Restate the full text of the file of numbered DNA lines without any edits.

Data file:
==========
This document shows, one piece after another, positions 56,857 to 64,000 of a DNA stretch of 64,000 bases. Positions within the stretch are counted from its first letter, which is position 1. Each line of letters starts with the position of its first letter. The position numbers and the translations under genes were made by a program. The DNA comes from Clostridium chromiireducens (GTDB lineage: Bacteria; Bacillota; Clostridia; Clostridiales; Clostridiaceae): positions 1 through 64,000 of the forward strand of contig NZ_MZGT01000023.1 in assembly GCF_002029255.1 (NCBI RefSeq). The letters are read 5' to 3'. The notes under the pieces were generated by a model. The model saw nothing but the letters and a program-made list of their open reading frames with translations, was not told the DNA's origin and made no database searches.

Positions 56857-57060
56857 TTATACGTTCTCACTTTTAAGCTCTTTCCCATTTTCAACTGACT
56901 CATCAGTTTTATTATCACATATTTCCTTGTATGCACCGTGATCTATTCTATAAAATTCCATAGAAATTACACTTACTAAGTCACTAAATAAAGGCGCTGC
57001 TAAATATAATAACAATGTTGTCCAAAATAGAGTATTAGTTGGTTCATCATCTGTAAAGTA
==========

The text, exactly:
This document shows, one piece after another, positions 56,857 to 64,000 of a DNA stretch of 64,000 bases. Positions within the stretch are counted from its first letter, which is position 1. Each line of letters starts with the position of its first letter. The position numbers and the translations under genes were made by a program. The DNA comes from Clostridium chromiireducens (GTDB lineage: Bacteria; Bacillota; Clostridia; Clostridiales; Clostridiaceae): positions 1 through 64,000 of the forward strand of contig NZ_MZGT01000023.1 in assembly GCF_002029255.1 (NCBI RefSeq). The letters are read 5' to 3'. The notes under the pieces were generated by a model. The model saw nothing but the letters and a program-made list of their open reading frames with translations, was not told the DNA's origin and made no database searches.

Positions 56857-57060
56857 TTATACGTTCTCACTTTTAAGCTCTTTCCCATTTTCAACTGACT
56901 CATCAGTTTTATTATCACATATTTCCTTGTATGCACCGTGATCTATTCTATAAAATTCCATAGAAATTACACTTACTAAGTCACTAAATAAAGGCGCTGC
57001 TAAATATAATAACAATGTTGTCCAAAATAGAGTATTAGTTGGTTCATCATCTGTAAAGTA